Monday, March 30, 2009
Wednesday, March 25, 2009
Spring in some countries, but the beginning of summer here.
Tuesday, March 24, 2009
Monday, March 23, 2009
On a visit to Angkor Wat in Cambodia we had a full two days of temple visiting. One in our party declared at the end of it, that he'd had enough of looking at "a bunch of old rubble".
I suppose you either enjoy these things, or you don't. Personally I do, and I'm missing seeing beautiful neoclassical ruins, such as those depicted by Francesco Piranesi: various Roman capitals compared with Greek examples, from Julien-David Le Roy's "Les Ruines des Plus Beaux Monuments de la Grece" (1758): probably Plate 17 of "Della Magnificenza ed Architettura de' Romani" (1761), (2) conjoined leaves, engraved by Francesco Piranesi, 22" x 57.75" (sheet).
Friday, March 20, 2009
These place card holders were recently sold at auction for far more than I would have expected. The 6 London sterling silver figural lion heads sold for USD650, against an estimate of USD200-300, and the 4 crown in Birmingham sterling silver for USD425, against an estimate of USD200-300.
Whilst the pieces are very pretty, it surprises me that these are still that desirable. Perhaps it is a cultural thing, but I work out my placement before, (and very carefully), and then I implement it as people are called to the table. But I never have more than 8 at the table and I automatically know where two of us will be sitting, so it is very straightforward.
Place card holders are only really suitable if you have several tables, and you cannot manage the placement, in the way I've described. Otherwise, it's verging on the naff.
Wednesday, March 18, 2009
Tuesday, March 17, 2009
Despite attempts to clean the stain, it remained. Read the rest of the story in yesterday's Daily Mail.
Oops! It just goes to show that accidents will happen, and we are none of us immune, and we are quite often unamused by them.
Monday, March 16, 2009
Friday, March 13, 2009
Thursday, March 12, 2009
These images from the latest House & Garden are of the Wiltshire house of Lucy Cope. For those of us who enjoy symmetry, the pair of upturned Corinthian column lamp bases are an added bonus for me. I'm also drawn to the muted colours employed in the drawing room with a classic green and purple, and the volume suitably turned down.
Lucy Cope makes the most glorious match strikes, and as well as these examples shown, there are many more to choose from here, as well as glass lamp bases.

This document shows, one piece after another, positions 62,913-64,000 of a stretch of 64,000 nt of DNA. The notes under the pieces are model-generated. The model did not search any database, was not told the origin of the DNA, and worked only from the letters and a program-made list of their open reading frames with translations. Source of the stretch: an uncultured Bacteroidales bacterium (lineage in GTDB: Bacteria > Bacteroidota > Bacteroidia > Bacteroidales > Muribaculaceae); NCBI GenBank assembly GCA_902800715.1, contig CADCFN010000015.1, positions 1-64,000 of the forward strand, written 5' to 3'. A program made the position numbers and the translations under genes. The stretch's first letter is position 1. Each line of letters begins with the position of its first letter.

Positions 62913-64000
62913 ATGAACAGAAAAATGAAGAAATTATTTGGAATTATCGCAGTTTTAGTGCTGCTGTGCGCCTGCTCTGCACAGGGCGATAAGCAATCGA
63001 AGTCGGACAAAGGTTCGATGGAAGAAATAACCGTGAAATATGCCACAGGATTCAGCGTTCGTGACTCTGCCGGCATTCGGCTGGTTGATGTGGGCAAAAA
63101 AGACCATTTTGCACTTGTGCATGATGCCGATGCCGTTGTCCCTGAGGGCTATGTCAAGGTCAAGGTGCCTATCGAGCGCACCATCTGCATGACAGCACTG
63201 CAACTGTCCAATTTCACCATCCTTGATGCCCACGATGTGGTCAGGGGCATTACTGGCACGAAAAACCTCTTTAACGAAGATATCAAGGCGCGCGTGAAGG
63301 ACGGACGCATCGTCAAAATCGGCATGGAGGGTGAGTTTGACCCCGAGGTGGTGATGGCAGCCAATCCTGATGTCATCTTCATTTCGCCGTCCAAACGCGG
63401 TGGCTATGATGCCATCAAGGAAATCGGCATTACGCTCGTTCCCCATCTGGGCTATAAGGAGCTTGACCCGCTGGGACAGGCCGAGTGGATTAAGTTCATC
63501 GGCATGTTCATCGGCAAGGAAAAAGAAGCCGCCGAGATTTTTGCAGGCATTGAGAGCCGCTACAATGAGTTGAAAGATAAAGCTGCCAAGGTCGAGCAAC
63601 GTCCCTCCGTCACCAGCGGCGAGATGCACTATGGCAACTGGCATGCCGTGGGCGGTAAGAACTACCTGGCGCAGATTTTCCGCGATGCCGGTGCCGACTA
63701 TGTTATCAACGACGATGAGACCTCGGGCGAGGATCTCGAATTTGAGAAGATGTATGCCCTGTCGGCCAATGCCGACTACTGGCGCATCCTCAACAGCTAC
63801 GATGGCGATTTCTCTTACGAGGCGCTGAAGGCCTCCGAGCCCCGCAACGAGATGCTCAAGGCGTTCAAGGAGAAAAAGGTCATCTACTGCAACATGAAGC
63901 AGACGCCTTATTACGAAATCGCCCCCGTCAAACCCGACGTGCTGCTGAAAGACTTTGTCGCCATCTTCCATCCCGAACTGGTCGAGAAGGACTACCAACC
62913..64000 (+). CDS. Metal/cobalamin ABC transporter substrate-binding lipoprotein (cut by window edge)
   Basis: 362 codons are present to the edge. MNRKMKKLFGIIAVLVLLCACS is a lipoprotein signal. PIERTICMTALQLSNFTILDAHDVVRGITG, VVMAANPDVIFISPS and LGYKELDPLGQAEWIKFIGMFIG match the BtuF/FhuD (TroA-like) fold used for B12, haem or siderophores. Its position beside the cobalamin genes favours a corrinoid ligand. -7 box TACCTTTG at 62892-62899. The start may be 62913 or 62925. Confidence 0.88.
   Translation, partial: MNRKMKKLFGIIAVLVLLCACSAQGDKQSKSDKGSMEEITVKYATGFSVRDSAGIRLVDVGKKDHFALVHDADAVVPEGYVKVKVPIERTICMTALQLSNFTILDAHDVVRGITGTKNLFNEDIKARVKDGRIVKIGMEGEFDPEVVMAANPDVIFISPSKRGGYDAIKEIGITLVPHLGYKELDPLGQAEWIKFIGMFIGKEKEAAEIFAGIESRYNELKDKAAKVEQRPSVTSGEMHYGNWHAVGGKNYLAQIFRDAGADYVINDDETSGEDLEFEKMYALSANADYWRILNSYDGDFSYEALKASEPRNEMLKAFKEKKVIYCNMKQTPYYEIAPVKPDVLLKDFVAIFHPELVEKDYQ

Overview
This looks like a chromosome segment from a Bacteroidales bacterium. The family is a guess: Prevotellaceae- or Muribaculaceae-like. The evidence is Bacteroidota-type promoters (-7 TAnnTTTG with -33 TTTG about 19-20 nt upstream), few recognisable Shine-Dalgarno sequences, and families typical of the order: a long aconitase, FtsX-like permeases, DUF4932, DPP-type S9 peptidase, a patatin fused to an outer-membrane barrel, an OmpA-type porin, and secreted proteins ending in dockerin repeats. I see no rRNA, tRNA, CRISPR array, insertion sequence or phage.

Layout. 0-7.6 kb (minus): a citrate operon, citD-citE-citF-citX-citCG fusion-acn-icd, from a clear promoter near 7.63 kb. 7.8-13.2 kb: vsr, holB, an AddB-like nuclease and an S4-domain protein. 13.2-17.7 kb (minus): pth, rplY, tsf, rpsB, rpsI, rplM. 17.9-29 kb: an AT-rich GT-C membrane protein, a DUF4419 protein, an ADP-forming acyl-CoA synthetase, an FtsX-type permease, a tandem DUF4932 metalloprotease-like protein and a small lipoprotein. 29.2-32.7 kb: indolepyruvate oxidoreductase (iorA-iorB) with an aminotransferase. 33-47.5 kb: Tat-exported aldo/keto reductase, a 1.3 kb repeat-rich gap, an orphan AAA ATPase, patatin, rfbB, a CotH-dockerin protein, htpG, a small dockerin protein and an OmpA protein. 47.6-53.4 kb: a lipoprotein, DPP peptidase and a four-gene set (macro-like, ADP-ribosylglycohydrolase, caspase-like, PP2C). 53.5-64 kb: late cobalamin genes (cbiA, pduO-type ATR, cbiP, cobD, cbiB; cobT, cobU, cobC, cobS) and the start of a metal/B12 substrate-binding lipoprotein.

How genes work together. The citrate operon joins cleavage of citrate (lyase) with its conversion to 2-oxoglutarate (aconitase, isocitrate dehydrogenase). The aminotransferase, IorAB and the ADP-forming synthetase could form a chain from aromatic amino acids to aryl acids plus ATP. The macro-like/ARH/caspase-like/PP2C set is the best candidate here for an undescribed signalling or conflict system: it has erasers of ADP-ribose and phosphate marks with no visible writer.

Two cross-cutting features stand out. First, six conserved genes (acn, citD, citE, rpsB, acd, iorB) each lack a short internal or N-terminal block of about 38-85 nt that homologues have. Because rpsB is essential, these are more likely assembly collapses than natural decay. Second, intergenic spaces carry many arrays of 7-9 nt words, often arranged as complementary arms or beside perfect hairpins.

Wednesday, March 11, 2009
Well, not strictly speaking, but the Royal Academy of Arts is running an exhibition "Andrea Palladio: His Life & His Legacy", which I recently posted about.
Tuesday, March 10, 2009
As important as the Queen?
June 26, 2002
George Foulkes, who has just been made a Privy Counsellor, tells the following tale. Some time ago Clare Short and Mo Mowlam were attending upon the Queen when Clare's pager started vibrating. Clare surreptitiously checked the message. Whereupon Her Majesty looked up and enquired: 'Someone important?'
Or as the saying goes: "It's nice to be important. But it's important to be nice." And obviously "we" weren't very amused, either.
* A View From The Foothills, by Chris Mullin, is published on March 12 by Profile Books at £20.
* Photo: The Monarchy, by Robert Hardman. The Queen and her Privy Council prepare to swear in two new members at a monthly meeting, Buckingham Palace.
Monday, March 9, 2009
I mentioned previously that I was not altogether happy with the initial height of the two China Trade pictures, (which were hung using the existing screws for other pictures). The initial placement wasn't hideously wrong, but it just wasn't quite "right", a comment I made several times to my partner, which resulted in a refrain of expletives.
Friday, March 6, 2009
It does need a lot of work, but significantly the roof has been releaded by the former comptroller at Chatsworth, so you could take your time about getting on with other essentials.
There are splendid wall carvings by the master woodcarver Grinling Gibbons, and the land is a perfectly manageable 22 1/2 acres. Further details of the property offered through Knight Frank are here.
But in these times of uncertainty I suspect most of us would rather be cool, and pass up on this opportunity to acquire Stoke Hall. Marcus Binney of The Times writes about the house here.
Tuesday, March 3, 2009
Monday, March 2, 2009
On a recent trip to the Saatchi Gallery in London during its "The Revolution Continues", the exhibition included this installation, entitled Love It! Bite It!, a model city of Western culture's "tastiest bits," including the Colosseum, The US Capitol and the Guggenheim Museum in New York, built from dog chews, by Liu Wei. "The piece obliquely hints at the fragility of our civilization in the aftermath of 9/11," the Daily Telegraph's art critic commented.
I'm never a big fan of the so-called installation art, because I'm never quite sure what you're supposed to do with it, and clearly it's only ever meant for gallery display, as it would look a bit daft in your drawing room, even if you had one large enough to display such a confection.
However, I do admire the work that has gone into this exhibit, even if it's only because of its somewhat bizarre nature. Well, maybe that just sums up installation art for me.